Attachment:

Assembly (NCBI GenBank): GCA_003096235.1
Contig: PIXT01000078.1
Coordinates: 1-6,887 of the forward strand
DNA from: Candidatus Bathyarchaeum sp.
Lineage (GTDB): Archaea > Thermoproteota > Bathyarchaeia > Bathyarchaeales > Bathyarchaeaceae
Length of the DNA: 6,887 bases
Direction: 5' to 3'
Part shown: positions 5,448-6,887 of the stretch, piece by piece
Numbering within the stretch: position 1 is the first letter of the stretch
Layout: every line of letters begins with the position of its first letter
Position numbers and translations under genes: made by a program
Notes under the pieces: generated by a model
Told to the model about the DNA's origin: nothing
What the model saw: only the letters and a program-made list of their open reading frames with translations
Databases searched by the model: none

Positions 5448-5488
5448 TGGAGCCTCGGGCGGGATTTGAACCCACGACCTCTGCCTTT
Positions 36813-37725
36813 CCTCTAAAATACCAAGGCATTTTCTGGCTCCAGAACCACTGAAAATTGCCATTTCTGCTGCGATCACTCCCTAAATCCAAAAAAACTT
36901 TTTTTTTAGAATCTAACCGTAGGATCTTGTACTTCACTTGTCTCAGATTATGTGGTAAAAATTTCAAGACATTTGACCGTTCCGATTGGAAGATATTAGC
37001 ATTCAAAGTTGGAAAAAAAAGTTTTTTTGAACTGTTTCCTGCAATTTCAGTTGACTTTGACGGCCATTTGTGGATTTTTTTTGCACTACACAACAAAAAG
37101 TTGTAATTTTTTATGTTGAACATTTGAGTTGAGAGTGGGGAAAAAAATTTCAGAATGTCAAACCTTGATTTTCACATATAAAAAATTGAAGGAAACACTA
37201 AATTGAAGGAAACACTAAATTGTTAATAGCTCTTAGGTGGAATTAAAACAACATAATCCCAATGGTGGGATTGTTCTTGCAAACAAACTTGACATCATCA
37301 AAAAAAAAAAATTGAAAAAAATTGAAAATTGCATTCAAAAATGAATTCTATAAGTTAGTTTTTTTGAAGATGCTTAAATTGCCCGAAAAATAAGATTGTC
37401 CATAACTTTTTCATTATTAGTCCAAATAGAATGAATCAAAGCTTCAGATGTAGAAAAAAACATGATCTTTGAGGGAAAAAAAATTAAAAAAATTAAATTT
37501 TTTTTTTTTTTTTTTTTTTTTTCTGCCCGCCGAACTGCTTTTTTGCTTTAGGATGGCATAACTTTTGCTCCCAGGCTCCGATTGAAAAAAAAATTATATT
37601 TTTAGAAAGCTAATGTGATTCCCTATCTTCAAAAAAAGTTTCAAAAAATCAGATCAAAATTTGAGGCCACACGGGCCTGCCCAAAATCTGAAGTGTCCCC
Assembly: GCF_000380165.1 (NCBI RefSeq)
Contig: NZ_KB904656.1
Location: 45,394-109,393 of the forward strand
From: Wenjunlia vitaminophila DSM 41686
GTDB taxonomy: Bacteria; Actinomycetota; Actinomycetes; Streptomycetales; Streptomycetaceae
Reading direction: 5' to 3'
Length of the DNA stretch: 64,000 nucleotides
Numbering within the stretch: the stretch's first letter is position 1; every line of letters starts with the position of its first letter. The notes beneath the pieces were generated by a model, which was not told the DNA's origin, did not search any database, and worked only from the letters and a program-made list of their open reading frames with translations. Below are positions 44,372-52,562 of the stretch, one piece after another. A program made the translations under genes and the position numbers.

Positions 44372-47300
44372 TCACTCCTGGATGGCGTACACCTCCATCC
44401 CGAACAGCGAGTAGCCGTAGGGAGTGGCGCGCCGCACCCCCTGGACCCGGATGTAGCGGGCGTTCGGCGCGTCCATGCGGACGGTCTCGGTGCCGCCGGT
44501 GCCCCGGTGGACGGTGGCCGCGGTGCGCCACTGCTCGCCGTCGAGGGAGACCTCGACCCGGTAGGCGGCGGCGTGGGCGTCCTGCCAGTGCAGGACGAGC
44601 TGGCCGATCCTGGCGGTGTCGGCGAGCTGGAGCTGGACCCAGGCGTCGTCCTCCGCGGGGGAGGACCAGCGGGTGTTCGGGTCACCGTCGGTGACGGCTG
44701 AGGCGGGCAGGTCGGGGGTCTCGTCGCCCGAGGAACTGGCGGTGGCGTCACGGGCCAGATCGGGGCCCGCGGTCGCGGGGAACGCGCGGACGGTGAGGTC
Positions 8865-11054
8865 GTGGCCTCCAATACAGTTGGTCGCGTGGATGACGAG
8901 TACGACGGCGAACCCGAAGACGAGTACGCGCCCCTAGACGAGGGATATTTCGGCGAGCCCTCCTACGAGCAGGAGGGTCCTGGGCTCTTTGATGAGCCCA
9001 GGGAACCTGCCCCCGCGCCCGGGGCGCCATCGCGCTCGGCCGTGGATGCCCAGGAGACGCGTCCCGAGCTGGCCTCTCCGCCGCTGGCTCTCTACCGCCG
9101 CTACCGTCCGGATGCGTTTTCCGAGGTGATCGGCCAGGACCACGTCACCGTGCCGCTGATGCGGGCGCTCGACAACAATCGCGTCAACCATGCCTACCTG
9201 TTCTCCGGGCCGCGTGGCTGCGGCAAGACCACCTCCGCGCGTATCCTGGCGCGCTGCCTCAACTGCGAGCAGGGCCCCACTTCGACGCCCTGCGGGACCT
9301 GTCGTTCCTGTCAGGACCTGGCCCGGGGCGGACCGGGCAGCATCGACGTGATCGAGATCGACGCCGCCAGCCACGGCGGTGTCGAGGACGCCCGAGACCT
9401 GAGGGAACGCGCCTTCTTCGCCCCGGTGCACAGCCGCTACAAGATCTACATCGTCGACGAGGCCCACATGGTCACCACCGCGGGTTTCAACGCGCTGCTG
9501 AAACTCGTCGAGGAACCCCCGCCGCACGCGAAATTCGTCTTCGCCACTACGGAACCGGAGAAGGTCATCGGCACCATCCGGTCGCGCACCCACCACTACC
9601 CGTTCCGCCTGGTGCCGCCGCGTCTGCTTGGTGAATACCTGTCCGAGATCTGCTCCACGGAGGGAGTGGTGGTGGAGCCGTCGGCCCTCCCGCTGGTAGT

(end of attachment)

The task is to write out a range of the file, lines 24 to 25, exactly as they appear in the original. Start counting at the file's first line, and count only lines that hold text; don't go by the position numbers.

37301 AAAAAAAAAAATTGAAAAAAATTGAAAATTGCATTCAAAAATGAATTCTATAAGTTAGTTTTTTTGAAGATGCTTAAATTGCCCGAAAAATAAGATTGTC
37401 CATAACTTTTTCATTATTAGTCCAAATAGAATGAATCAAAGCTTCAGATGTAGAAAAAAACATGATCTTTGAGGGAAAAAAAATTAAAAAAATTAAATTT